Evening – concert in school. Forty-six items. We saw 36. Far too many consisted of lines or circles stamping hard, and singing hymns, and clapping. … Expresses something – perhaps like negroes … taught us something to go on….
The reference to “negroes” is now obscure, although Nottage may be recalling minstrelsy or even the various tours of Australia and New Zealand of African American Jubilee Singers groups between the 1880s and 1910. However, preparing his diary for publication in 1988, he made the following annotation on the 1934 entry:
This was a most important occasion, culturally. For many years the Mission had adamantly condemned all forms of dancing – and still did at this time. […] I had talked purposefully with chiefs, elders and others, questioning whether there might also be types of “dancing” that were attractive, desirable and to be enjoyed by all (Nottage 1988: 130).
It is difficult to gain a clear image of these 1934 performances. That they were eclectic and playful is in no doubt; whether they included something like a prototypical salvesen is less clear. One thing is certain, and that is that this missionary at least realized that Islanders would creatively fill the gap the mission opened up by “condemning” their dances.
In the Maskelynes today, Salvesen remains a treasured social and spiritual performance tradition. On the one hand its repertoire has gradually contracted as songs from the early 20th century fade from memory, yet on the other it is being reinvigorated with newly composed items in Bislama and the Maskelynes language. In the related context of Presbyterian congregational hymnody, a vocal part symbolizes each person’s place in the village-as-Christian congregation. Choral harmony is highly valued for the aesthetic pleasure it brings listeners, and without fail draws spontaneous applause in church and other public performance contexts. Likely, with Salvesen it also encodes the historical memory of Islanders’ modern social transformation.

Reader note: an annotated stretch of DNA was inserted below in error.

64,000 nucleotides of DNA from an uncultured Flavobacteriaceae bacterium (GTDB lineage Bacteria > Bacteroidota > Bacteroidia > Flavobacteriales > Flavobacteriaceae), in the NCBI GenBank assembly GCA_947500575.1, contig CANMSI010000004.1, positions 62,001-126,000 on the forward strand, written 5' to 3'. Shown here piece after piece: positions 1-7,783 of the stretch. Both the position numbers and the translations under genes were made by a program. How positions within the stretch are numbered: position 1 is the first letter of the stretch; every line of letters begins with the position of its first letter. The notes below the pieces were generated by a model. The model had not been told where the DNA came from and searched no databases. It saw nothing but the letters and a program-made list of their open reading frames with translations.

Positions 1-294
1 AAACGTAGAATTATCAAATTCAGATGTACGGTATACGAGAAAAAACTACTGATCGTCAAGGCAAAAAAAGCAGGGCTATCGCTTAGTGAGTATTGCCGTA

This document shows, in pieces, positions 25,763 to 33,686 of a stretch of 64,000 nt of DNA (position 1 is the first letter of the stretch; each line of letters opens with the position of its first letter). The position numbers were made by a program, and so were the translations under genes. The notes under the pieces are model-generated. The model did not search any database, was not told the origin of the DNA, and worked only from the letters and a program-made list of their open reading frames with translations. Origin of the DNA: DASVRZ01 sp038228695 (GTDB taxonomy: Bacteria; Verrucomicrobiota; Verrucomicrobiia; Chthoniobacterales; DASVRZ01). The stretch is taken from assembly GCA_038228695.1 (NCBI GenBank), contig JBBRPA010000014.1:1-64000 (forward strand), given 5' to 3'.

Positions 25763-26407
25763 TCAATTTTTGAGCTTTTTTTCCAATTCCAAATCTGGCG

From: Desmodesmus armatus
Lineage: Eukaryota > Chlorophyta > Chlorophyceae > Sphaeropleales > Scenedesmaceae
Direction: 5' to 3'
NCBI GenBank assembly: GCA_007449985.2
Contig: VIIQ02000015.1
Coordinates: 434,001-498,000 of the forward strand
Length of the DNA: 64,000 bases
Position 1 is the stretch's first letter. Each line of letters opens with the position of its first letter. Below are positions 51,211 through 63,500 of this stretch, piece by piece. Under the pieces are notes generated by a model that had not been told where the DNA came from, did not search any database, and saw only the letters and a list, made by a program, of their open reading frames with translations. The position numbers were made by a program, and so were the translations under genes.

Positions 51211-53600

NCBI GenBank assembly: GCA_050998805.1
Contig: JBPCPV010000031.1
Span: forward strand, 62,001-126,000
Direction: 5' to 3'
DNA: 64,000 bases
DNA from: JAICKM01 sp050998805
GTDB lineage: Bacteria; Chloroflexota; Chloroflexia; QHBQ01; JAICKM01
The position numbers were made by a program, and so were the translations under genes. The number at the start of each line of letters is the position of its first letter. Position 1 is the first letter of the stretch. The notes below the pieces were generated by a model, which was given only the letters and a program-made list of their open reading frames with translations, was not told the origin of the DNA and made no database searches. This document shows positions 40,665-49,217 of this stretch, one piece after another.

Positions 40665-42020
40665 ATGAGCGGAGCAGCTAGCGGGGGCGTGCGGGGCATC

Guy, Nancy. 2008. Feeling a shared history through song: ‘A flower in the rainy night’ as a key cultural symbol in Taiwan. TDR: The Drama Review 52(4): 64-81.
Inglis, John. 1887. In the New Hebrides: Reminiscences of missionary life and work especially on the island of Aneityum, from 1850 till 1877. London: T. Nelson and Sons.
Lindstrom, Lamont. 1990. “Big Men as Ancestors: Inspiration and Copyrights on Tanna (Vanuatu). Ethnology, 29 (4): 313-26.
Mayne, Barbara. 2006. A remarkable man. Victoria, BC: Trafford Publishing.
Pierce, Edwin. 1940. “Gospel hymns and their tunes.” Musical Quarterly 26 (3): 355-364.
Miller, J. Graham. 1985. Live: A history of church planting in Vanuatu. Book Three. Port Vila, Vanuatu: Presbyterian Church of Vanuatu.
Nottage, Basil. 1988, Break of day islands: The New Hebrides diary of Basil Nottage 1932-1939. Wellington: Presbyterian Church of New Zealand.
Troughton, Geoffrey M. 2005. Moody and Sankey Down Under: A Case Study in “Trans-Atlantic” Revivalism in Nineteenth-Century New Zealand. Journal of Religious History 29 (2): 145-162.
Van Heekeren, Deborah. (2011). Singing it ‘local’: The appropriation of Christianity in the Vula’a villages of Papua New Guinea, The Asia Pacific Journal of Anthropology, 12 (1): 44-59.
 See http://www.ethnologue.com/show_language.asp?code=klv
 See Pierce (1940); Rees (1940); Downey (1965); Mosher (1992); Stowe (2002).
 Interview with Elder Makpi Johnnymark, March 2010.
 Interview with Elder Makpi Johnnymark, March 2010.